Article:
In an audit of no-bid contracts the state Department of Health and Human Services awarded, the state Auditor’s office found multiple instances of the agency skirting rules in handing out millions of dollars in business.
Auditor Beth Wood’s office reviewed 59 DHHS contracts from 2012-14 at legislators’ request. The Joint Legislative Program Evaluation Committee had been reviewing state agencies’ contracting practices.
The audit released Monday found no evidence that a $6.8 million no-bid contract with the consulting firm Alvarez & Marsal was negotiated. DHHS hired the consulting firm to perform a number of functions for the Medicaid office. In the DHHS response, Secretary Rick Brajer said the contract was negotiated, but documentation of DHHS counter-offers was missing from the file.
No evidence of negotiation was found for a $6.9 million contract with Quadel Consulting Corp. That company is working with DHHS on the Transitions to Community Living program, moving people with mental illnesses from institutions to community settings. About 30 smaller contracts, most for temporary medical staff, had no documentation indicating they were negotiated.
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Under certain circumstances, agencies are allowed to award contracts without open bidding. But state laws, administrative codes and other regulations require reviews before no-bid contracts are signed. Many of the no-bid contracts that required reviews by the Attorney General’s office, the Division of Purchase & Contract, or another office didn’t get them, the audit said.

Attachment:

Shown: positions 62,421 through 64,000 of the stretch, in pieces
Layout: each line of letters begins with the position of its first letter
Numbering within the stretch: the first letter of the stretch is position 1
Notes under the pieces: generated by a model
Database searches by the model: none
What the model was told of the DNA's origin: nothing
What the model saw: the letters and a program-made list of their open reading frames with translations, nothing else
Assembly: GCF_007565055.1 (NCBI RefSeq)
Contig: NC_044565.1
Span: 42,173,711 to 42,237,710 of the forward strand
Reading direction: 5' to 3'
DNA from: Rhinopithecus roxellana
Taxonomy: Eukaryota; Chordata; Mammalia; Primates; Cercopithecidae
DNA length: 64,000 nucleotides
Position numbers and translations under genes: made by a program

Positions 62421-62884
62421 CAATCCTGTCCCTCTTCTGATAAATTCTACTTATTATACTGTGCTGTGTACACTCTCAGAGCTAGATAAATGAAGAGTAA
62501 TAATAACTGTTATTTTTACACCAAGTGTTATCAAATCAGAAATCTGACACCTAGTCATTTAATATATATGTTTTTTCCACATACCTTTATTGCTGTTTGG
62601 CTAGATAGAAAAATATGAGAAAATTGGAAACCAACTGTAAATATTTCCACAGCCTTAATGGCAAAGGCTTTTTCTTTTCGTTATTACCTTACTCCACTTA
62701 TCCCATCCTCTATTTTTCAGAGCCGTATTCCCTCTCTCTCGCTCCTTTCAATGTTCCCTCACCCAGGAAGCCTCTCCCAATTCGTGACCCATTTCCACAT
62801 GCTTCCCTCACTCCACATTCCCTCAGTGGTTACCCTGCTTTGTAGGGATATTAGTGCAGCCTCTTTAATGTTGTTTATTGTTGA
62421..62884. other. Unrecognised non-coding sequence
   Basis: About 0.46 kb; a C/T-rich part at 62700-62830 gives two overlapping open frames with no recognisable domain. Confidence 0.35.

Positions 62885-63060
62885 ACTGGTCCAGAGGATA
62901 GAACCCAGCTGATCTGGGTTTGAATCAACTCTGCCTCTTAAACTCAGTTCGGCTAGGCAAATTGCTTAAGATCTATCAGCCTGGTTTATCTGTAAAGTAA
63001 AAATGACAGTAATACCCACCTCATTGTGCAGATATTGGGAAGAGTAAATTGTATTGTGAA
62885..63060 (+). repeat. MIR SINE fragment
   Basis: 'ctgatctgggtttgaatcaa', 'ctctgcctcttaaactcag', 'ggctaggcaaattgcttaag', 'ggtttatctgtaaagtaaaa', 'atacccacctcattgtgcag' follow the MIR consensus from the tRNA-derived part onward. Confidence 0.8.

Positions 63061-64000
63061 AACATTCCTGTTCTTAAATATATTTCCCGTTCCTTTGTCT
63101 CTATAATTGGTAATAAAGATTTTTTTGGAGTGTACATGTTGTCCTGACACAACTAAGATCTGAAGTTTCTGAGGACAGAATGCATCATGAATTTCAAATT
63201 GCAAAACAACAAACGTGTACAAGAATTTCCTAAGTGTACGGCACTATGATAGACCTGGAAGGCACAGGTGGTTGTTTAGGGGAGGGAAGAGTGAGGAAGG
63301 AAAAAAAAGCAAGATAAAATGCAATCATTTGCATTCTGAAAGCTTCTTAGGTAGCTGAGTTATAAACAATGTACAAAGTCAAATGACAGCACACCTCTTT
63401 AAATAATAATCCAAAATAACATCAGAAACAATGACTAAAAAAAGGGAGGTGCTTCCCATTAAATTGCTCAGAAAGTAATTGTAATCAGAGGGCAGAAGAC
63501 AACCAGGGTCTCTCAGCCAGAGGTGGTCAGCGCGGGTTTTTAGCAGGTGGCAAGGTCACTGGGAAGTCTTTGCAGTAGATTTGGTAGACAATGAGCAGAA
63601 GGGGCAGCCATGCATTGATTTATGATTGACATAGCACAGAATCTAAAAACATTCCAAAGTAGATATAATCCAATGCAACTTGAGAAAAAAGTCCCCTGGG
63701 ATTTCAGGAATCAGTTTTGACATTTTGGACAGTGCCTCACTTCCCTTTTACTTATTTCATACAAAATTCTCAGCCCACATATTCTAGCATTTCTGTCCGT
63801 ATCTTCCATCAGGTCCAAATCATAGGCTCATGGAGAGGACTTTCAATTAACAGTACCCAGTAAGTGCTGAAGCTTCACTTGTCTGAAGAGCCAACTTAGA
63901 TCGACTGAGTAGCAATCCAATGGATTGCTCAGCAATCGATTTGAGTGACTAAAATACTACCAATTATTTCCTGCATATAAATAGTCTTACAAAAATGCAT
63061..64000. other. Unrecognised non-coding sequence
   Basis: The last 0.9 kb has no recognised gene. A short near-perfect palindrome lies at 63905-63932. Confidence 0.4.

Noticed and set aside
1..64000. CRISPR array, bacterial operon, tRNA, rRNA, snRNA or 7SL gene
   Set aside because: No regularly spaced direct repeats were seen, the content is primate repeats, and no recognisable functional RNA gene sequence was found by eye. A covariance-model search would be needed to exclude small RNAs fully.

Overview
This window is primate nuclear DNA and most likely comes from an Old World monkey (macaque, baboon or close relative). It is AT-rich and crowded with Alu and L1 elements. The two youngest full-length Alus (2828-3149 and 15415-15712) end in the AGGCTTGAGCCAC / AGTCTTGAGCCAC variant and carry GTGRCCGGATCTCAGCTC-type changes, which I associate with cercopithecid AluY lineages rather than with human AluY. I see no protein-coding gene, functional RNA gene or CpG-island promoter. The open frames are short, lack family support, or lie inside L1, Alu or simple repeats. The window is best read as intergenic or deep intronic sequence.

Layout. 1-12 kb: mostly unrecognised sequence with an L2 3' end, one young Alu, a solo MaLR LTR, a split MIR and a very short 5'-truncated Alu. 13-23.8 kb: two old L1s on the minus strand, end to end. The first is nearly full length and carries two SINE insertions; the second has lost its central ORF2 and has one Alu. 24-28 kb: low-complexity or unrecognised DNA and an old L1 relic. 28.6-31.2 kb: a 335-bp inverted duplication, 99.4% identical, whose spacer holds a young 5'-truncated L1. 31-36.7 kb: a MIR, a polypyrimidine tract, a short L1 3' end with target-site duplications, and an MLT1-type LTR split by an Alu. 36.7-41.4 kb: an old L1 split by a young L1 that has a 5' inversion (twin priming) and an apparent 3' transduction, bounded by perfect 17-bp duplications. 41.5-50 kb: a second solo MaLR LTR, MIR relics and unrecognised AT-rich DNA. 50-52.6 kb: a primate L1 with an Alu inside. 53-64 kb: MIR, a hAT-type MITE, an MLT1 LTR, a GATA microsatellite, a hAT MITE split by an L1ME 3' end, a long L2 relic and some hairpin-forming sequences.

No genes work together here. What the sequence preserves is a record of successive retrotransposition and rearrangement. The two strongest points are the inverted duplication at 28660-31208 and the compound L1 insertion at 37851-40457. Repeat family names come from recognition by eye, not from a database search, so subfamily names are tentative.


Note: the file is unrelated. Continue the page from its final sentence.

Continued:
Of the 59 contracts reviewed, 27 lacked written justification to waive competition. Twenty-five of the 27 were for doctors, nurses or interpretation services at DHHS facilities. No-bid contracts are allowed in emergencies, but DHHS used that explanation for 13 that were not emergencies, the audit said.
The audit cited two such contracts that were with former DHHS employees. Competition was waived for a $1 million contract due to an emergency need, even though the state had had agreements with the same person for 11 years.
Brajer said in the agency response that an exemption from the usual review process for contracts for direct medical services has been in place since 1991. That exemption covered 25 of the 27 contracts cited in the audit, he wrote.
Brajer said in his response that DHHS started reassessing its contracting and procurement practices in November 2015. “The initiative will strengthen policies and procedures to ensure required approvals are obtained,” he wrote.